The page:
Four years ago, Yale New Haven Health System began planning to move its doctors, nurses and staff to single sign-on, a technology that promises to allow users to quickly access their various accounts with a single set of credentials, fostering greater security than forcing users to memorize a bevy of passwords.
Yet licensing issues — and the lack of budget to pay for the hefty per-user fees asked for by vendors — scuttled the project from the get-go.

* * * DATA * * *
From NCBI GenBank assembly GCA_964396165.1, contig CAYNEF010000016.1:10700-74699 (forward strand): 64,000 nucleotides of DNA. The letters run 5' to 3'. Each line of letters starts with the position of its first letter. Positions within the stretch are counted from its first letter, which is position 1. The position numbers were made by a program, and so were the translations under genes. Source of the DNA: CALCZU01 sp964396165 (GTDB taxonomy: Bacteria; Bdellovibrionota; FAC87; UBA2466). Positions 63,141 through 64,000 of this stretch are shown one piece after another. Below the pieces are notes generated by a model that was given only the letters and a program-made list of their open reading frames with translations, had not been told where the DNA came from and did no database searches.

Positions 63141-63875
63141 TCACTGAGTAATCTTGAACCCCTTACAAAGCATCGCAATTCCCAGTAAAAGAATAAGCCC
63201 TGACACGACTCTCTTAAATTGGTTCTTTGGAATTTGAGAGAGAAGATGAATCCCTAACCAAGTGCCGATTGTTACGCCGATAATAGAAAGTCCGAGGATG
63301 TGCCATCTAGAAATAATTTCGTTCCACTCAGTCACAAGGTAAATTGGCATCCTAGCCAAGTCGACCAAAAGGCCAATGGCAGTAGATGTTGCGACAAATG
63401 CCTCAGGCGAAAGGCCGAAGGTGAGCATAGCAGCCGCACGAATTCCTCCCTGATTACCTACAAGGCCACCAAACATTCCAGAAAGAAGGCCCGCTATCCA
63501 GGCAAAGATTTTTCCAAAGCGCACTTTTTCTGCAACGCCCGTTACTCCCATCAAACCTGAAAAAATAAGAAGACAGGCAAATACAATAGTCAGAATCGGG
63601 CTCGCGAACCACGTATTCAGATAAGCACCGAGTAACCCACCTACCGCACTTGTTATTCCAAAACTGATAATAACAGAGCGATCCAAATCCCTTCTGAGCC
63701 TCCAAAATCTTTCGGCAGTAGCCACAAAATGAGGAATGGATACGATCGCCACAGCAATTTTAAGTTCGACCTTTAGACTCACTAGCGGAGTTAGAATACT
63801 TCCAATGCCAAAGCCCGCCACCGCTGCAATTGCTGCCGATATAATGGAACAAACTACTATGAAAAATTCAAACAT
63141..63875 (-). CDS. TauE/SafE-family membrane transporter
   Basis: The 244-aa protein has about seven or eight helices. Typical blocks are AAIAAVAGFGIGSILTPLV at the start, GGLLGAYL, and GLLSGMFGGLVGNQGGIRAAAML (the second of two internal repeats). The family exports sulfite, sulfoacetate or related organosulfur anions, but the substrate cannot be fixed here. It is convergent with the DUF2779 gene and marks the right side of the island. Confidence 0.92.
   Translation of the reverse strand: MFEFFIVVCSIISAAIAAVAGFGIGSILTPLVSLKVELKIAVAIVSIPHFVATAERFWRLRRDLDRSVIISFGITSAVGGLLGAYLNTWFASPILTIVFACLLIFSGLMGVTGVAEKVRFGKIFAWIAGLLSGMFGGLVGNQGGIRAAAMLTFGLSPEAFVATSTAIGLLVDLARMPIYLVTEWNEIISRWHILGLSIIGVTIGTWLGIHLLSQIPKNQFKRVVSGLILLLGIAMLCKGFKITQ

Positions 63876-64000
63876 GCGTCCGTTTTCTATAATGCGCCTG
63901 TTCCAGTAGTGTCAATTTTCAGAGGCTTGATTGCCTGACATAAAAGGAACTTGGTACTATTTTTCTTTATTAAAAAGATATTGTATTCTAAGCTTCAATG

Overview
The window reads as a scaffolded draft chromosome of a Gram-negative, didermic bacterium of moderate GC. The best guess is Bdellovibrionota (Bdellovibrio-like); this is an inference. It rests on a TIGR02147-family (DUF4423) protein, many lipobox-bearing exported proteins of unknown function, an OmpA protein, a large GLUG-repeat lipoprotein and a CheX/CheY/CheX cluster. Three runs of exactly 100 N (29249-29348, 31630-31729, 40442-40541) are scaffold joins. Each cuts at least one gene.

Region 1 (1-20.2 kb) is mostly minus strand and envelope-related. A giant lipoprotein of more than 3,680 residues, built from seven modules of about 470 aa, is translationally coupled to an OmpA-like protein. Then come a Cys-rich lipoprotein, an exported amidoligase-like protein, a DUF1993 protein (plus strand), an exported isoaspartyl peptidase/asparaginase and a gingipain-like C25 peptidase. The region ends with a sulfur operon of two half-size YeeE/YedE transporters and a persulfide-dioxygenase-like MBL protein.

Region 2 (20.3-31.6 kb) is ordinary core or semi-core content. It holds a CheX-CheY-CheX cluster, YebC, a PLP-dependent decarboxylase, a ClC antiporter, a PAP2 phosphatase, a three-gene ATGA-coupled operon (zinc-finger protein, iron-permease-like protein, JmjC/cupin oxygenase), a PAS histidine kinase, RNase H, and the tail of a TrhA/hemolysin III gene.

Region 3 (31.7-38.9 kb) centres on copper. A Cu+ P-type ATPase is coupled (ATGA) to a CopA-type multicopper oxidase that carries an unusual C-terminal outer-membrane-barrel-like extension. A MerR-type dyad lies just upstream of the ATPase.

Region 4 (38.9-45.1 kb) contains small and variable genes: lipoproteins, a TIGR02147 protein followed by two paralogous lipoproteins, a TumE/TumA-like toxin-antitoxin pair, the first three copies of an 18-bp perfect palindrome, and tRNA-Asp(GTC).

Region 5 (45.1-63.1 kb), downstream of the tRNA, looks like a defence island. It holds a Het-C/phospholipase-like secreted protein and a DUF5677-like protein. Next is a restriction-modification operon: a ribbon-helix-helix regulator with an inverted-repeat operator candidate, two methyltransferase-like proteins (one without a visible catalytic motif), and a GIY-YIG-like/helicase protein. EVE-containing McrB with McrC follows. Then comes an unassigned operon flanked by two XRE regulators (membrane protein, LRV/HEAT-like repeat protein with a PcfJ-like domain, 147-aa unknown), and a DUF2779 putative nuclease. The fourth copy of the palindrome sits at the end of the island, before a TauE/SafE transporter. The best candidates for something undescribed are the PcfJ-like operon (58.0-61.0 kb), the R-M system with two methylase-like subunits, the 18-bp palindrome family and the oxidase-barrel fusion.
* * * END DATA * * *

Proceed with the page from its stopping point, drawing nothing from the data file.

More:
“We wanted to pay per concurrent user, and [the vendors] wanted to do unique users, and they wouldn’t budge,” said Steve Bartolotta, director of GRC programs in the YNHHS’s Office of Information Security. “Without the money and the budget to pay for that licensing, we had to put the project on hold.”
Left to manage their own passwords, the delay dragged on for four years and left the healthcare organization’s 25,000 users less secure. Now, at long last, the organization was able to secure favorable licensing terms and has begun its SSO implementation.